Tuesday, September 22, 2015

I Don't Get "Being Social"

So, I have friends and hang out with them a couple times a week.  That's really all the "social" I need, and I spend the rest of the week "recharging my batteries", as it were.

In the meantime, my mom sees me being quiet and not talking a lot and goes "are you okay?".  I typically respond by saying yes and asking her what she thought was wrong, and the response is always something along the lines of "I don't know, you just weren't talking very much.".  In day to day speech she'll be saying things to me that I don't feel really need a response, and unless I respond with one of "okay", "yeah", "uh-huh", "all right", etc., she acts like I'm not listening.

Then, on the flip-side, if I ever do start talking and participating in the conversation while we're out at dinner, making jokes and generally going with the flow of things, suddenly it's too much and my dad complains about not being able to get a word in edge-wise.  Despite the periods of silence where both myself and my mom are eating.

Make up your mind, would you?  Am I talking too much, or not enough?  I don't know.  I honestly don't know.  But if I bring up this mixed message, somehow it's my fault for not knowing, or my mom just goes silent because I'm "being argumentative".

I don't feel like speaking without really having anything to say adds anything to a conversation.  So generally I sit there and be quiet.  But apparently that's not okay.  I prefer isolation, meaningful communications, and meaningful social interaction.  I honestly don't believe I should talk just to fill the dead air.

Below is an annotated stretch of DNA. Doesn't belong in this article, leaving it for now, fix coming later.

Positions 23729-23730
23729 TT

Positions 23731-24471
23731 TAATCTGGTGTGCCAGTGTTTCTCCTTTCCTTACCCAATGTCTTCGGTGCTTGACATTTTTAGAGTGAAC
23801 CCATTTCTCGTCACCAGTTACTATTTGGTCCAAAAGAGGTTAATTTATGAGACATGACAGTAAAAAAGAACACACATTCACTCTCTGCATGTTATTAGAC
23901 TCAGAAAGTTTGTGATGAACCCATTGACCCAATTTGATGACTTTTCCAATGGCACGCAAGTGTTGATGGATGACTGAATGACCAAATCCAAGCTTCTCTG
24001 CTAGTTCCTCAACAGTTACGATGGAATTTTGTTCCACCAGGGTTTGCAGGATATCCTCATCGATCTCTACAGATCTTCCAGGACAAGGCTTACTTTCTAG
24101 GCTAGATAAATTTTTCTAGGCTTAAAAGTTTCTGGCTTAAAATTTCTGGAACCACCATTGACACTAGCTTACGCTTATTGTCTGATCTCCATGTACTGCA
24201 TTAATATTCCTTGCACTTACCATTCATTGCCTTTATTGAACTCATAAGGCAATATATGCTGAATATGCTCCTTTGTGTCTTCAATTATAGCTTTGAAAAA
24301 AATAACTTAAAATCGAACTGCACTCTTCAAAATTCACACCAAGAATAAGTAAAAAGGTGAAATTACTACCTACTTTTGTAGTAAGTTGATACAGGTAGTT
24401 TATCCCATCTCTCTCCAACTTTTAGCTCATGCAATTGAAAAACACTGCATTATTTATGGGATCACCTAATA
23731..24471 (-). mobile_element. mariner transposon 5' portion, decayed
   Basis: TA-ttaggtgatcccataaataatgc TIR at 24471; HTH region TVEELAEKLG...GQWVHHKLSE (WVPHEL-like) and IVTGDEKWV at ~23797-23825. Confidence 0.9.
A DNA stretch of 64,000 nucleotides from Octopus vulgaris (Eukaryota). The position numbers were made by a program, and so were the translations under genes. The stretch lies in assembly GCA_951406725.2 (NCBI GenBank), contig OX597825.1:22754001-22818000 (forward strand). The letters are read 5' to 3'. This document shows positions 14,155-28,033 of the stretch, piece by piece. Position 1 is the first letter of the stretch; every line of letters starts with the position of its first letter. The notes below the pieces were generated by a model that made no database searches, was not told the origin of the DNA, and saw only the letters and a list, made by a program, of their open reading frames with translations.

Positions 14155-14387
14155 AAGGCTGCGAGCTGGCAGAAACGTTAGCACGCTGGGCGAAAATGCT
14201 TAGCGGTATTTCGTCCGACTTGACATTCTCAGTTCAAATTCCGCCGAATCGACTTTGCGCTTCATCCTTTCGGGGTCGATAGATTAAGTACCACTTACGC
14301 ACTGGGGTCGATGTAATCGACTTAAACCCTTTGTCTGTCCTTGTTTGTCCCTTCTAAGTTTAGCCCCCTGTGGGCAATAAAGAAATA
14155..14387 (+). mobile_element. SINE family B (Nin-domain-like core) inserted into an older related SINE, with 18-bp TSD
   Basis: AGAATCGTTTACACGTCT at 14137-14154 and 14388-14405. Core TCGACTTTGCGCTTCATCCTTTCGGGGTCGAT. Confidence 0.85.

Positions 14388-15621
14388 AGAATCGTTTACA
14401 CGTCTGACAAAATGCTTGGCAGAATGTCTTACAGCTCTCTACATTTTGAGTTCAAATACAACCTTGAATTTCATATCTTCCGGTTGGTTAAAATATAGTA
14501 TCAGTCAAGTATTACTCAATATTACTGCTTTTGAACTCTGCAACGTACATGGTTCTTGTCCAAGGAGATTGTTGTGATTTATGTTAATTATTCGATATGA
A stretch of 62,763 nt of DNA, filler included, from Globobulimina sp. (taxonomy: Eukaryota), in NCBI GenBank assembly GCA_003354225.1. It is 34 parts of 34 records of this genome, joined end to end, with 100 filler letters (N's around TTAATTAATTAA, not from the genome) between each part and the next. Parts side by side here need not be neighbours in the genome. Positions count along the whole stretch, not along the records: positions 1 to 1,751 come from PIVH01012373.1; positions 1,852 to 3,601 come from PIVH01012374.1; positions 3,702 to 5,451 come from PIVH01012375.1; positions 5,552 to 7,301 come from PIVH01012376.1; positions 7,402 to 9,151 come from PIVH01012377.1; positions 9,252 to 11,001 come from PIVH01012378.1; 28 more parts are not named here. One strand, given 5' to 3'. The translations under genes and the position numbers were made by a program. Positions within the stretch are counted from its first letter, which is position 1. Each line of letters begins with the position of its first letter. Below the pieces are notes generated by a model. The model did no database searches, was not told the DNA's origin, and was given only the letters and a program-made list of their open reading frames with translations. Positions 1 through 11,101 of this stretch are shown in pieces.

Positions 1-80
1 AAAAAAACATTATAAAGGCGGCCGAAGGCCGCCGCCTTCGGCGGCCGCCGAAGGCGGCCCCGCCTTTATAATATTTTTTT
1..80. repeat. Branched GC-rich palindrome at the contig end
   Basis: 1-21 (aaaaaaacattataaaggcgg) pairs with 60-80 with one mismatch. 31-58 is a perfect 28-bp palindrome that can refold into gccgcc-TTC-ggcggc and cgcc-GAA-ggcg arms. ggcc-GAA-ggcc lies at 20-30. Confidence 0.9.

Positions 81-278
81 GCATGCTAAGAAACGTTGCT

This also manifests itself whenever my parents have a party.  If I retreat back to my room after hanging out with the guests for a while and having some food, I get accused of not being "sociable".  Well, consider that pretty much everyone my parents invite over has nothing in common with me, and the available conversation gets exhausted during the "hang out and have food" segment of the party.  After that, there's nothing left, and my presence adds nothing.  Sometimes I "solve" this by helping out with the party itself, cleaning up, assisting with the food, etc., and that's generally welcomed because it's helpful.

At the same time, I don't feel as though I should be shamed for not wanting to participate in social interaction.

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